Whilst hype for DC Designs’ Concorde has started to settle down following its release (and the latest update), FlightSimLabs is trickling out little tidbits of information over on their forums. Details are still fairly light, Andrew Wilson from Flight Sim Labs has been teasing things ahead of a much grander showcase in the near future.
Firstly, a new forum area has opened up within the Flight Sim Labs forum, dedicated to the new Concorde coming from the team. There are a few forum topics, including a welcome message from Andrew Wilson. He says that when there is development news, we will find out about it there.
However, there are some juicy new details in another thread that was started by community member, Will F.
The first interesting topic of conversation in the thread was about the price point of other products compared to what is expected from FlightSimLabs for their own Concorde. Although no pricing details were shared, Andrew said, “For what you’re going to get in the FSL version, it makes the ‘other’ one look expensive.” He also commented on DC Designs with their work and the interest it will bring to the aircraft type. “We are anticipating the DC Designs title to [complement] our work in the market. We’ve seen this with our Airbus series – these ‘more accessible’ titles attract new customers into the community and a subset will then seek out more complexity and immersion. I welcome any interest they can generate for Concorde and wish them success with their release.”
Throughout the forum thread, various discussion points were made about some of the features to be included with FlightSimLabs’ Concorde.
In terms of getting the aircraft to behave as close to the real thing as possible, Andrew shared a quick example from an engineering test flight. In the example, he shared that the current calculated supersonic profile is 56,856ft. Compared to what was shown in the simulator, Concorde was showing 56,860ft – just a 4ft difference.
With Concorde being an especially complex aircraft, Andrew said that there are plenty of tools and features going into the plane to help. From a detailed user manual and tutorials to the introduction of a virtual crew system. You will also be given a flight briefing about the route that will help you calculate weight, supersonic speeds and altitudes.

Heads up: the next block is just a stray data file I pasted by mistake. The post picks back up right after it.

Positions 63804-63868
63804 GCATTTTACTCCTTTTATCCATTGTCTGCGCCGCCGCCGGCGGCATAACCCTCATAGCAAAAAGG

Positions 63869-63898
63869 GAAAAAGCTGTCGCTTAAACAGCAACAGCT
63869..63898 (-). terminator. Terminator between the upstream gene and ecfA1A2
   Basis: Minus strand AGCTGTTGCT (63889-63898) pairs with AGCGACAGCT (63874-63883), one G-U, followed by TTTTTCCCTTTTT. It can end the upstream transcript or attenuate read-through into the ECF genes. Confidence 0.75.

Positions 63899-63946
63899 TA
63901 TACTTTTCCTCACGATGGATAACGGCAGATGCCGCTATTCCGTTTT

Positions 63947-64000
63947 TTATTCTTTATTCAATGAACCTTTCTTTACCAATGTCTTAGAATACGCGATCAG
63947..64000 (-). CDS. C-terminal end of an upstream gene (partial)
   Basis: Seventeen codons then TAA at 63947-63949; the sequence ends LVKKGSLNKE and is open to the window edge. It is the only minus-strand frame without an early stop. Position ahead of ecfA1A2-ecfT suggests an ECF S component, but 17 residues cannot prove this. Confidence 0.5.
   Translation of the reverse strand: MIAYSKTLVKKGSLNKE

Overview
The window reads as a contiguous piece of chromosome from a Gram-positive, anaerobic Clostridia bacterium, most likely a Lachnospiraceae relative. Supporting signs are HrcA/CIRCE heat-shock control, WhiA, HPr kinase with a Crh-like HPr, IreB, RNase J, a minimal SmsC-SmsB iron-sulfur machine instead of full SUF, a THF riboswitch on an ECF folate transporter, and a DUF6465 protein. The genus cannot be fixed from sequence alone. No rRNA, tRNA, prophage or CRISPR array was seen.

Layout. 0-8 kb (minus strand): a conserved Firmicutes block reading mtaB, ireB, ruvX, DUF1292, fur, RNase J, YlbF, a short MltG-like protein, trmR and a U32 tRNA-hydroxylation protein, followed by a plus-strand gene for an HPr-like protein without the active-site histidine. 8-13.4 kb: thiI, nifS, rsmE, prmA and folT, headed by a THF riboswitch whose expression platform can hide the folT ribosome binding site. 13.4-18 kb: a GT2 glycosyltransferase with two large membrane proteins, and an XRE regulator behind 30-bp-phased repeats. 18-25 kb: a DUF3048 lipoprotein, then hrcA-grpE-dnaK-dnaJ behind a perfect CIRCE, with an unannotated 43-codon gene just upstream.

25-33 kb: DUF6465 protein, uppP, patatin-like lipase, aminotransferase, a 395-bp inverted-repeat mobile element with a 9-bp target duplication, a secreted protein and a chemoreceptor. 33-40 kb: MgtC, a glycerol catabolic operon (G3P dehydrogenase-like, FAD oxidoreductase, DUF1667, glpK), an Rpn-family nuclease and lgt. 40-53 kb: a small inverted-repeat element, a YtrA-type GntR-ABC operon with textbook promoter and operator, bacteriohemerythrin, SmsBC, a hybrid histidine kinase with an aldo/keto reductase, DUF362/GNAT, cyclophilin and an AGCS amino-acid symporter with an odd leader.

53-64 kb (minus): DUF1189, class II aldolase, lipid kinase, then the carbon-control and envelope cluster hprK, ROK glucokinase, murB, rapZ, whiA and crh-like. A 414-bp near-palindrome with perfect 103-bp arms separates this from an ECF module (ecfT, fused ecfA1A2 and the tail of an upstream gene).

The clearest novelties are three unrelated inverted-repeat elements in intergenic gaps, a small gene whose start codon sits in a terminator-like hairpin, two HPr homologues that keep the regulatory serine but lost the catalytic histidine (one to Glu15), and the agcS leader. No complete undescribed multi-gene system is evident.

Andrew says that “it is very challenging to fly it without some aid, especially on the lightweight charters where everything happens significantly more quickly.” He went on, “We’ve got a really good system in place now that makes the whole experience very easy to manage and adds an extra layer of immersion and authenticity. There is going to be a significant amount of re-learning required – a high-weight departure takes a great deal of care and precision to fly correctly. With Heathrow on the easterlies last week we spent some time testing 09R departures – you really need to follow the correct pitch/bank attitudes to get the aircraft through the right turn. Any excess in pitch or bank will see your airspeed decaying rapidly. The same goes for a Canarsie climb – it’s an intense 90 seconds to get the aircraft out of Jamaica Bay and clearing the height restrictions. Concorde-X, among other titles, was more forgiving. This one isn’t.”
There will still be some time to go before we see anything a bit more concrete as Andrew says, “We still have some work to do before we are ready to show off some details.”
We’re hoping to see more in the near future and once we do, we’ll be sure to share it with you.